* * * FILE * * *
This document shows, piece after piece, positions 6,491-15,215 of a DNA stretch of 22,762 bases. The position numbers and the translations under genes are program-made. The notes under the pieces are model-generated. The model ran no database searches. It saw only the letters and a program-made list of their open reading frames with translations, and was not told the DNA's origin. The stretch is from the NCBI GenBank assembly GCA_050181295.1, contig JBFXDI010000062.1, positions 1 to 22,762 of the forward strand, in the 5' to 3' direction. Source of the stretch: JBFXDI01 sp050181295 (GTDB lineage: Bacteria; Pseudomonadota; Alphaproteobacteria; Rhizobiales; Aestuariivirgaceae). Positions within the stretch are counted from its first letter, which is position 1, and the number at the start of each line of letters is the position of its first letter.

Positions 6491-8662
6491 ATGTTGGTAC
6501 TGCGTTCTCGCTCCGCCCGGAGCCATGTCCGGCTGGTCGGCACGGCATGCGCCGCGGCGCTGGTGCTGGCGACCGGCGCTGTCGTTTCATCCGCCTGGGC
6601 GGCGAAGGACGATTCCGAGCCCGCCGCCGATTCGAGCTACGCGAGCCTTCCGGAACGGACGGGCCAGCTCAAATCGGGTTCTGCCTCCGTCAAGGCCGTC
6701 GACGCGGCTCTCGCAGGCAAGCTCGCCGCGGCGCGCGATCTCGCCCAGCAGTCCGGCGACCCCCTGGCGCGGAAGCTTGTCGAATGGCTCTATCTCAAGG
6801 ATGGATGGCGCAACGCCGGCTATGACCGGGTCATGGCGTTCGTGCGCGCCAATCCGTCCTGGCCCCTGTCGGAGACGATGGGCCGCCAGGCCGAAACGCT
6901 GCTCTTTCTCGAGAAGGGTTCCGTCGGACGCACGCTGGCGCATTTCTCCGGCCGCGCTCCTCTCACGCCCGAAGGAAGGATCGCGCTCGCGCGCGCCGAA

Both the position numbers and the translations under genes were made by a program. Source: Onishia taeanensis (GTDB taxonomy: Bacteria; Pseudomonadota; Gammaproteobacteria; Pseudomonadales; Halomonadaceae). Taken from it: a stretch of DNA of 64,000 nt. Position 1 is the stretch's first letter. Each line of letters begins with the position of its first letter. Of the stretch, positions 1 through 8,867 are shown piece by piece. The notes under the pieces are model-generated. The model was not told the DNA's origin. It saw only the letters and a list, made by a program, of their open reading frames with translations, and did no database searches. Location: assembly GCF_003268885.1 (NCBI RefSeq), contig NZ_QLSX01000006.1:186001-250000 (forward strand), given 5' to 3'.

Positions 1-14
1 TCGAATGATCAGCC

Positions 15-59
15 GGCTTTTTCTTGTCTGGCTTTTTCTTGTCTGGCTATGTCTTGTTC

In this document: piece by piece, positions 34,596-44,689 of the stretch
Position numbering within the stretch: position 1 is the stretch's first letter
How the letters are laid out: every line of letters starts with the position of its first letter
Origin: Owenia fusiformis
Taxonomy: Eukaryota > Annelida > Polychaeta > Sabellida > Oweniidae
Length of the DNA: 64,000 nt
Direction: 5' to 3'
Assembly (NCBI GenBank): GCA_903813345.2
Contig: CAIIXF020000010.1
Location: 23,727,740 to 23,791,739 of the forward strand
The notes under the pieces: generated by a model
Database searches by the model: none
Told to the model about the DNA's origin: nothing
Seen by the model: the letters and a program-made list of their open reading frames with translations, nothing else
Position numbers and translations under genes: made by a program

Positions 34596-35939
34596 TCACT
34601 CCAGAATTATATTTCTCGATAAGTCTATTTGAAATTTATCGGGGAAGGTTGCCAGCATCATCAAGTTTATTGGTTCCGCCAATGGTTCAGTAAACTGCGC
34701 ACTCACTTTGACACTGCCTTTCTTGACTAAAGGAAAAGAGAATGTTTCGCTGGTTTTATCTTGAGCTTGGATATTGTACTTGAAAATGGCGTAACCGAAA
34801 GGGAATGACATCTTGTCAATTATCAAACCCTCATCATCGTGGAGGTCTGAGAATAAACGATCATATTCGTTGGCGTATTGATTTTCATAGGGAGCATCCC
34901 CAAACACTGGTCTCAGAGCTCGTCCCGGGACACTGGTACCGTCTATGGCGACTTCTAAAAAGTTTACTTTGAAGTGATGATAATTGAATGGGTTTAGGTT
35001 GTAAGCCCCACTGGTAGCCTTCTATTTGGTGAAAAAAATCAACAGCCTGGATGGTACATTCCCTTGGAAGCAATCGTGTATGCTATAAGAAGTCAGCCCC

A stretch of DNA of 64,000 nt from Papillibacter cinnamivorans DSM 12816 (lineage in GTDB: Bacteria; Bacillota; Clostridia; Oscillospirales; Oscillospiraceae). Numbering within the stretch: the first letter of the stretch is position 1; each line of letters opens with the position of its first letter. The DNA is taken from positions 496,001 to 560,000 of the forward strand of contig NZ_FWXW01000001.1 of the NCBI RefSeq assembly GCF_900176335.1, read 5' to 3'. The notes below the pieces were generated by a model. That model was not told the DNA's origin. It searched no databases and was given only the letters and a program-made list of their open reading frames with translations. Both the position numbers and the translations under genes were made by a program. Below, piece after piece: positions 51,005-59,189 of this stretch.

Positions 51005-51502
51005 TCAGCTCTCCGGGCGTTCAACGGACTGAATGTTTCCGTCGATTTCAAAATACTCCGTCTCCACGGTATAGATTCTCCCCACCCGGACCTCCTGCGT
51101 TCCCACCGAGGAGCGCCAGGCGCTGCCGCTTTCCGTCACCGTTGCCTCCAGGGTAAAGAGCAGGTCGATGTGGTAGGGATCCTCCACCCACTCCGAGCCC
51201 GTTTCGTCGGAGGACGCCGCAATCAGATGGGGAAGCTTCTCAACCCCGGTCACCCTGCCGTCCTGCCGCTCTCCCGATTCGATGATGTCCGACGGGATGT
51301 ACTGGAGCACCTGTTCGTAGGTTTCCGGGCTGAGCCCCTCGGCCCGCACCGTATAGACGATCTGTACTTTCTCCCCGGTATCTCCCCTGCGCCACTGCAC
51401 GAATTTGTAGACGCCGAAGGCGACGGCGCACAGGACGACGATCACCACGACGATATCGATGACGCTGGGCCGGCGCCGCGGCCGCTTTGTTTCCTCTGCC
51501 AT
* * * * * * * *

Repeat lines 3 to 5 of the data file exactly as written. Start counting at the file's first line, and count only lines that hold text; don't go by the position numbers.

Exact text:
6491 ATGTTGGTAC
6501 TGCGTTCTCGCTCCGCCCGGAGCCATGTCCGGCTGGTCGGCACGGCATGCGCCGCGGCGCTGGTGCTGGCGACCGGCGCTGTCGTTTCATCCGCCTGGGC
6601 GGCGAAGGACGATTCCGAGCCCGCCGCCGATTCGAGCTACGCGAGCCTTCCGGAACGGACGGGCCAGCTCAAATCGGGTTCTGCCTCCGTCAAGGCCGTC